Family raising suicide awareness


By Anne Marie Amacher
The Catholic Messenger

BETTENDORF — The night her daughter Morgan died, Christine Schmidt cried in the 12-year-old’s bedroom. Christine didn’t know why her daughter chose suicide. But that night the grief-stricken mother made a promise to Morgan and to God that she would do something to help others.


About two months after Morgan’s death in April 2014, Christine and her husband Derek and their other three other children traveled to St. Louis to participate in a CHADS Coalition walk. The acronym stands for Communit-ies Healing Adolescent Depression and Suicide. Christine said family and friends walked together as “Team Schmidt: Miles for Morgan.”

CHADS was founded by Marian and Larry McCord, whose 18-year-old son Chad died by suicide in 2004. Their mission is to save young lives by advancing awareness and prevention of depression and suicide, according to CHADS website. During the walk, Christine talked with Marian. Christine began to sense she was being called to do something.


In September, the Schmidts and friends of Morgan and of the family participated in the National Alliance on Mental Illness (NAMI) walk in Davenport. They wore purple shirts —Morgan’s favorite color — printed with “Team Schmidt.” “People wanted to talk to me,” Christine said. She began receiving requests to speak to audiences in the Quad-Cities and in Missouri and Indiana where the family had previously lived. “God kept presenting me opportunities to talk about Morgan and our experience,” said the stay-at-home mom who with her family belongs to Our Lady of Lourdes Parish in Bettendorf. She speaks about Morgan, depression and suicide awareness.

Last fall, the Schmidt family was asked to participate in a documentary on bullying. Morgan had been cyber-bullied through various social media applications. The documentary featured youths who were being bullied and parents whose children had been bullied.

“Derek and I have become ambassadors — speaking for those who have had a loved one take their lives because of bullying.”

Morgan, a seventh-grader at Pleasant Valley Junior High, was on the honor roll and ran cross country. Her mother describes Morgan as creative; she loved to write stories and poems, had many friends, offered daily prayer for her friends and family and attended religious education classes.

Christine says the family, which includes Morgan’s twin sister Mackenzie and siblings Ally and Andrew, knew about the cyber-bullying and talked about it. But Morgan never indicated to her family how much it affected her. Morgan asked why people would send such messages. The family prayed for those youths and their families.

Since deciding to talk at schools, churches and to various groups about suicide and depression, Christine believes she has made a difference. Not just from the “thank-yous” she receives, but from youths and others who have contacted her for help.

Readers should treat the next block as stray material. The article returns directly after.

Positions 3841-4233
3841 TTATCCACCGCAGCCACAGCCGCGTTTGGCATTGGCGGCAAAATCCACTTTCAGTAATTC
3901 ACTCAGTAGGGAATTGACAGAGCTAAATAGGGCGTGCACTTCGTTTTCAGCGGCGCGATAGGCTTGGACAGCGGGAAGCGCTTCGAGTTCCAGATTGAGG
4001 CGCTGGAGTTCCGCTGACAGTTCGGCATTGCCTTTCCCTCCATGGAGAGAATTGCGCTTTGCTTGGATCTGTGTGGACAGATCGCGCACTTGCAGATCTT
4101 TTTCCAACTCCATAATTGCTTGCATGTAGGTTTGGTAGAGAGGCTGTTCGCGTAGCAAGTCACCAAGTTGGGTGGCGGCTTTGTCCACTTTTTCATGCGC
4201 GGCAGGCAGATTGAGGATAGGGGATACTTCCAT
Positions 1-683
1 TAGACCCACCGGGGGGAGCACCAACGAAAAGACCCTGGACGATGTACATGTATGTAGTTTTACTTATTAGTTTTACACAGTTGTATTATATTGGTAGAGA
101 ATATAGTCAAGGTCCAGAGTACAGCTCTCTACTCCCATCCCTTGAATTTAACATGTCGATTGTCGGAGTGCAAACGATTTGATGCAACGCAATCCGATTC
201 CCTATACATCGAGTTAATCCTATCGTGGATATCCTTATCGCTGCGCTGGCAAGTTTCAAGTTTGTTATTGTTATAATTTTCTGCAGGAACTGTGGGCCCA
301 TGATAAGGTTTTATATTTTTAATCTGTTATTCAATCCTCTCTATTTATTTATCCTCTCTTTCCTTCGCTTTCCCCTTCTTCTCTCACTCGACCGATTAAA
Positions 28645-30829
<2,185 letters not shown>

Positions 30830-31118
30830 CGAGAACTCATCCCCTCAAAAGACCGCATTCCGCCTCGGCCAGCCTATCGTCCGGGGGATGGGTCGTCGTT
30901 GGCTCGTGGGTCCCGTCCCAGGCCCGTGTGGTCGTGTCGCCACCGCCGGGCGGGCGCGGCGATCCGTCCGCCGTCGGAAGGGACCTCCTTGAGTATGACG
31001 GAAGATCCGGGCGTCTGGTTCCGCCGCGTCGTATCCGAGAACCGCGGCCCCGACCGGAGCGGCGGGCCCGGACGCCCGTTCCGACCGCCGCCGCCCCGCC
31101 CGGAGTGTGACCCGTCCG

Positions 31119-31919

“Too many parents are afraid to get help for their kids. They feel their kids will hate them or won’t want to go to counseling or seek help that they would offer. I tell the parents ‘do you want to bury your child next week?’”

She tells parents she understands that feeling of kids not wanting to do something to address challenges, but parents need to get involved in their youths’ lives – and not on the friendship level.

Youths need to be encouraged to go to a trusted adult they can confide in. That might be an aunt, grandparent, teacher or other trusted adult. “Don’t feel threatened if they don’t come to you. It’s OK. They don’t want to worry you.”

Parents also need to think about their roles as teachers, Christine said. “Don’t gossip in front of your children. We need to set examples to follow with behavior that is worth emulating. We need to be active witnesses and teach kindness.” She also said parents need to help build their children’s strength and self-esteem.

The stigma of mental illness also must be erased. Depression is real. Pre-teens and teenagers go through tough times with hormonal changes that lead to body changes. “We need to talk about mental health and development in schools,” Christine said. “We need to give our kids a list of signs to educate them about what is normal and not normal.”

‘Angelversary’ event
A first “angelversary” celebration in memory of Morgan Schmidt will be held from 2-5 p.m. March 28 in the Lourdes Catholic School gym in Bettendorf.
The event celebrates Morgan’s life and will launch a new nonprofit corporation “It’s All Love Only Love, Inc.” The nonprofit’s mission is to aid in the education of child and adolescent depression for suicide prevention.
Christine Schmidt speaks about kindness and suicide prevention to schools, churches and other organizations. She wants to reach out to help those who struggle and get them the help they need.
Refreshments will be provided, along with entertainment by Wicked Liz and the Belly Swirls.
The public is invited to the free event.

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